Anacostia Naval Station (ANS) (260 acres)
This "Naval Air Station" was initially established in 1917 for the use of seaplanes on the rivers. It was shared with Army aircraft operating from grass runways until At that time, air traffic became heavy enough to require the Army Air Corps to build its own Bolling Airfield next door to the south. Both fields were upgraded during WW II, and the ANS stationed a permanent squadron of reserve 'Corsair' fighter attack aircraft there in 1946. Early photographs of these airfields are available on Paul Freeman's web site on Abandoned and Little-Known Airfields.
The ANS had also become a center for interpretation of navy aerial photos, and it remains the headquarters of the Navy Imaging Command and the Naval Media Center. These particular functions could be performed virtually anywhere. More important, President Eisenhower established the use of helicopters for presidential travel in 1957, and Marine Helicopter Squadron One (HMX-1) became a permanent tenant at ANS, complete with hangars, landing pads, living quarters, underground fuel storage, and ground support equipment. The large building and concrete apron lower left in the ANS facility take up perhaps a third of the entire property. As helicopters have improved and the capital become more vulnerable, it is not clear that HMX-1 need be located so near the White House, but of all the functions on these three bases, this is perhaps the only one quite easy to rationalize. However, it might now operate as well from the large Marine Base at Quantico, VA or from Andrews Air Force Base in Maryland (see below).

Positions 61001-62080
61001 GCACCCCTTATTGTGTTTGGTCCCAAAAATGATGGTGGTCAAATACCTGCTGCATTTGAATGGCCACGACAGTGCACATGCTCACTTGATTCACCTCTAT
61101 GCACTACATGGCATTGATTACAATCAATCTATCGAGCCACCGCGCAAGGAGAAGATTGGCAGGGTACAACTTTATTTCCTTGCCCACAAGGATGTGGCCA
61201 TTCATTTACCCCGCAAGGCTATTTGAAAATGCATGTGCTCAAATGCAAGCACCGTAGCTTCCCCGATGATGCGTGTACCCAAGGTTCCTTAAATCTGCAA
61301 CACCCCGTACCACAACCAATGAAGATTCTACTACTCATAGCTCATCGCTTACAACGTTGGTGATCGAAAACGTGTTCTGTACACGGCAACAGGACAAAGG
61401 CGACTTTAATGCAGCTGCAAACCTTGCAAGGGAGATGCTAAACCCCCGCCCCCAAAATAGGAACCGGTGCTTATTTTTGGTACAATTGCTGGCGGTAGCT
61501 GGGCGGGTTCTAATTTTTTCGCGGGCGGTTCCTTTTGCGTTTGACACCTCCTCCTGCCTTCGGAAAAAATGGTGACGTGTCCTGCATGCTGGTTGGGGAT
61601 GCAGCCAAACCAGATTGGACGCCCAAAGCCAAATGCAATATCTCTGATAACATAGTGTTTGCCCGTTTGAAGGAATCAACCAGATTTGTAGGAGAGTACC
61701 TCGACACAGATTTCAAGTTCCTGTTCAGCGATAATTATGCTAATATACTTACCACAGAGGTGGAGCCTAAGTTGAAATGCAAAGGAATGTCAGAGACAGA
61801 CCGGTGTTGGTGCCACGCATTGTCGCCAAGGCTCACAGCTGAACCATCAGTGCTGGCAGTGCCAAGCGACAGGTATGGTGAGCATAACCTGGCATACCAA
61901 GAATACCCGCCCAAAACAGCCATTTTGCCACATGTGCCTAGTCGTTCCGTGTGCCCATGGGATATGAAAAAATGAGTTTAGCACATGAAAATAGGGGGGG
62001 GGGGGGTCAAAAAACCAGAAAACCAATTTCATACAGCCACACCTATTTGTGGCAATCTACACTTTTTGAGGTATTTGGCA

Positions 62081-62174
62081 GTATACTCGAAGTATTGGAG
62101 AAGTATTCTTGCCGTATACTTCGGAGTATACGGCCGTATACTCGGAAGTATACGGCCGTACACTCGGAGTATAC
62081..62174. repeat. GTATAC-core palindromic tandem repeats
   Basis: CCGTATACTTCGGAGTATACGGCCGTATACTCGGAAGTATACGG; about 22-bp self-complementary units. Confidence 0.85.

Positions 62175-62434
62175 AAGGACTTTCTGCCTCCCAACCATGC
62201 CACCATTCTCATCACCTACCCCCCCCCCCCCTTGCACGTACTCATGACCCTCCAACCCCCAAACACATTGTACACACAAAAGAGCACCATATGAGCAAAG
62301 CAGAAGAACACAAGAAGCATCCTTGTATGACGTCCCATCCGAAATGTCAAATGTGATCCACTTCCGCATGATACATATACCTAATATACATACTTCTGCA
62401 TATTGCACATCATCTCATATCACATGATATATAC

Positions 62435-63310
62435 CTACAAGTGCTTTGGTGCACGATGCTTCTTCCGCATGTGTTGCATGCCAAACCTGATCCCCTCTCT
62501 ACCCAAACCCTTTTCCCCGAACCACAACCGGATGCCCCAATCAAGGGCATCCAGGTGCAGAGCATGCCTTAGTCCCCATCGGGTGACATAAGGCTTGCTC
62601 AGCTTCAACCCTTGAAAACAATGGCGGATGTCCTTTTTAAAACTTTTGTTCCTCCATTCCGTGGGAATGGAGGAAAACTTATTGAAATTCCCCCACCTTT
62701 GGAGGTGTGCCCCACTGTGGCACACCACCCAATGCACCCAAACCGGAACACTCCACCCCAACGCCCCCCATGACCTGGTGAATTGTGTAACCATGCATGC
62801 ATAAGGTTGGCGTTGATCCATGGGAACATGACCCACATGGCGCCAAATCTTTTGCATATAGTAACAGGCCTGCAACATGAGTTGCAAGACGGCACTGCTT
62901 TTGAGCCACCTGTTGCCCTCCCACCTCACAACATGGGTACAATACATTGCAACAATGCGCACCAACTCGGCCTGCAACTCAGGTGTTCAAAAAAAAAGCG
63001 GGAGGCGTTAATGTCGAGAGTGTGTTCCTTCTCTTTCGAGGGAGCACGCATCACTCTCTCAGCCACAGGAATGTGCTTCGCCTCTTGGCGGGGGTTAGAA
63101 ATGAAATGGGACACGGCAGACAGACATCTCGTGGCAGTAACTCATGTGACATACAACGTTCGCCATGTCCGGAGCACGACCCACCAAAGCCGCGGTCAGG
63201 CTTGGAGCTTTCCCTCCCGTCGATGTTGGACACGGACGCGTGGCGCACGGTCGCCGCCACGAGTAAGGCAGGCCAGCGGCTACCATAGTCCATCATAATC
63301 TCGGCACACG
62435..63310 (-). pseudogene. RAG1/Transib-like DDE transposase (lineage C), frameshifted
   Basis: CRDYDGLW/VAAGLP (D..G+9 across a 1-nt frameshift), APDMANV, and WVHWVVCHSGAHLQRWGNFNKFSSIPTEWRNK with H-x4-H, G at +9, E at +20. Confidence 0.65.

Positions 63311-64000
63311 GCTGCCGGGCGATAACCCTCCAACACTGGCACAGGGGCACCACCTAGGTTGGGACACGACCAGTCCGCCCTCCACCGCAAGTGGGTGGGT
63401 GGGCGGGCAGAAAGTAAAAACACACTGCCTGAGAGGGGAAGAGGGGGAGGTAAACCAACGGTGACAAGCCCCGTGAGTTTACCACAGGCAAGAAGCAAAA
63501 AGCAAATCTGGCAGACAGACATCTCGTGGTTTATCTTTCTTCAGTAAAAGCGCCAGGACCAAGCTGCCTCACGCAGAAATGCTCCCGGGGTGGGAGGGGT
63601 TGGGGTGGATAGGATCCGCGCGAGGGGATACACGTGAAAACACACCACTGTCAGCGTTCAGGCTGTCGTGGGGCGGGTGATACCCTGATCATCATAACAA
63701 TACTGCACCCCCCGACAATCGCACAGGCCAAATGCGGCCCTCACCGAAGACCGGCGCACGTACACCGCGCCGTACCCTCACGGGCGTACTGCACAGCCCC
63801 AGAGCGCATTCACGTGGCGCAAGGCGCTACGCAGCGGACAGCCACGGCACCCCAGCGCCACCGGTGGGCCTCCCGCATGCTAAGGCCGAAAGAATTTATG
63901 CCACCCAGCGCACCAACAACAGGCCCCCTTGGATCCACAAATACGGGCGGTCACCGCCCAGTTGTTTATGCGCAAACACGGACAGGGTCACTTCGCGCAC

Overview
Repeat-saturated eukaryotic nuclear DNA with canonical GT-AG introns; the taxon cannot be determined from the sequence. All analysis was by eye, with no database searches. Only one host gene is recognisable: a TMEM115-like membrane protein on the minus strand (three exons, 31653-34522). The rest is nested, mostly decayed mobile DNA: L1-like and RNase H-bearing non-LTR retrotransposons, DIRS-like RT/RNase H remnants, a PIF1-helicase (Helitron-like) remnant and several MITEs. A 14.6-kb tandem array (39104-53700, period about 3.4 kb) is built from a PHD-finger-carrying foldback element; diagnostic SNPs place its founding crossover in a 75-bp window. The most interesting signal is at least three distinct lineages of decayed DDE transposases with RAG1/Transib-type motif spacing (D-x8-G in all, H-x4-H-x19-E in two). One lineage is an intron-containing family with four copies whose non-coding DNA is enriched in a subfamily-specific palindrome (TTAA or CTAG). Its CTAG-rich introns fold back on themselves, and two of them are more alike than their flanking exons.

There are other functions still performed on the ANS site, but which could surely be done on less prime real estate. The White House Communications Agency (!) of the Defense Information Systems Agency (DISA) (!) is located at ANS along with the Navy housing office. And typical of any military installation, ANS also has a Navy relief society, a fire department, an auto hobby shop, a commander's home, bachelor officer quarters and club, an enlisted personnel club, a marina, a family service center and a child development center. Virtually none of these activities provide revenues for the nation's capital city.